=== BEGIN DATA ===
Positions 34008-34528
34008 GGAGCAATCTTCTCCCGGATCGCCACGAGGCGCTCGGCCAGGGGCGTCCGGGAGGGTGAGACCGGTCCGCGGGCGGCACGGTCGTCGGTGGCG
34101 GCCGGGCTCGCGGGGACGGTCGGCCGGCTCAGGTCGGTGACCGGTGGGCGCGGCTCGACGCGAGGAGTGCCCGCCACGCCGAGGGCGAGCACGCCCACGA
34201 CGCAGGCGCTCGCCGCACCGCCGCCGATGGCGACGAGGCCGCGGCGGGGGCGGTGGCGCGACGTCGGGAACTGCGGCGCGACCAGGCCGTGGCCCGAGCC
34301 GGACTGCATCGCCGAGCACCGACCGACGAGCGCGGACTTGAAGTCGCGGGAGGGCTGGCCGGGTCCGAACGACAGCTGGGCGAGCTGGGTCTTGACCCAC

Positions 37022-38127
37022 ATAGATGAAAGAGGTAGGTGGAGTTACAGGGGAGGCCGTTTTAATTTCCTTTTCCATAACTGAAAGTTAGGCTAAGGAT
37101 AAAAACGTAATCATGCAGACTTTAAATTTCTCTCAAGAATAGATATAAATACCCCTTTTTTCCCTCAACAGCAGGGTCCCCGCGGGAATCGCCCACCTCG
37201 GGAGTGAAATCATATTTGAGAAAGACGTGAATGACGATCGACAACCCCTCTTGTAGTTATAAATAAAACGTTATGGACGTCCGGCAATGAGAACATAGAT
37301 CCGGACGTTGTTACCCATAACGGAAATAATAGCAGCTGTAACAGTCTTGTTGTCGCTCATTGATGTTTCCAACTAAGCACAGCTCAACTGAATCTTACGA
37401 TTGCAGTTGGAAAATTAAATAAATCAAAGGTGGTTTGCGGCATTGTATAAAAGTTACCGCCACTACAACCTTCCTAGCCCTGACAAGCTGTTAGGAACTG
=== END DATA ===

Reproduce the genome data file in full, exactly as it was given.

Positions 34008-34528
34008 GGAGCAATCTTCTCCCGGATCGCCACGAGGCGCTCGGCCAGGGGCGTCCGGGAGGGTGAGACCGGTCCGCGGGCGGCACGGTCGTCGGTGGCG
34101 GCCGGGCTCGCGGGGACGGTCGGCCGGCTCAGGTCGGTGACCGGTGGGCGCGGCTCGACGCGAGGAGTGCCCGCCACGCCGAGGGCGAGCACGCCCACGA
34201 CGCAGGCGCTCGCCGCACCGCCGCCGATGGCGACGAGGCCGCGGCGGGGGCGGTGGCGCGACGTCGGGAACTGCGGCGCGACCAGGCCGTGGCCCGAGCC
34301 GGACTGCATCGCCGAGCACCGACCGACGAGCGCGGACTTGAAGTCGCGGGAGGGCTGGCCGGGTCCGAACGACAGCTGGGCGAGCTGGGTCTTGACCCAC

Positions 37022-38127
37022 ATAGATGAAAGAGGTAGGTGGAGTTACAGGGGAGGCCGTTTTAATTTCCTTTTCCATAACTGAAAGTTAGGCTAAGGAT
37101 AAAAACGTAATCATGCAGACTTTAAATTTCTCTCAAGAATAGATATAAATACCCCTTTTTTCCCTCAACAGCAGGGTCCCCGCGGGAATCGCCCACCTCG
37201 GGAGTGAAATCATATTTGAGAAAGACGTGAATGACGATCGACAACCCCTCTTGTAGTTATAAATAAAACGTTATGGACGTCCGGCAATGAGAACATAGAT
37301 CCGGACGTTGTTACCCATAACGGAAATAATAGCAGCTGTAACAGTCTTGTTGTCGCTCATTGATGTTTCCAACTAAGCACAGCTCAACTGAATCTTACGA
37401 TTGCAGTTGGAAAATTAAATAAATCAAAGGTGGTTTGCGGCATTGTATAAAAGTTACCGCCACTACAACCTTCCTAGCCCTGACAAGCTGTTAGGAACTG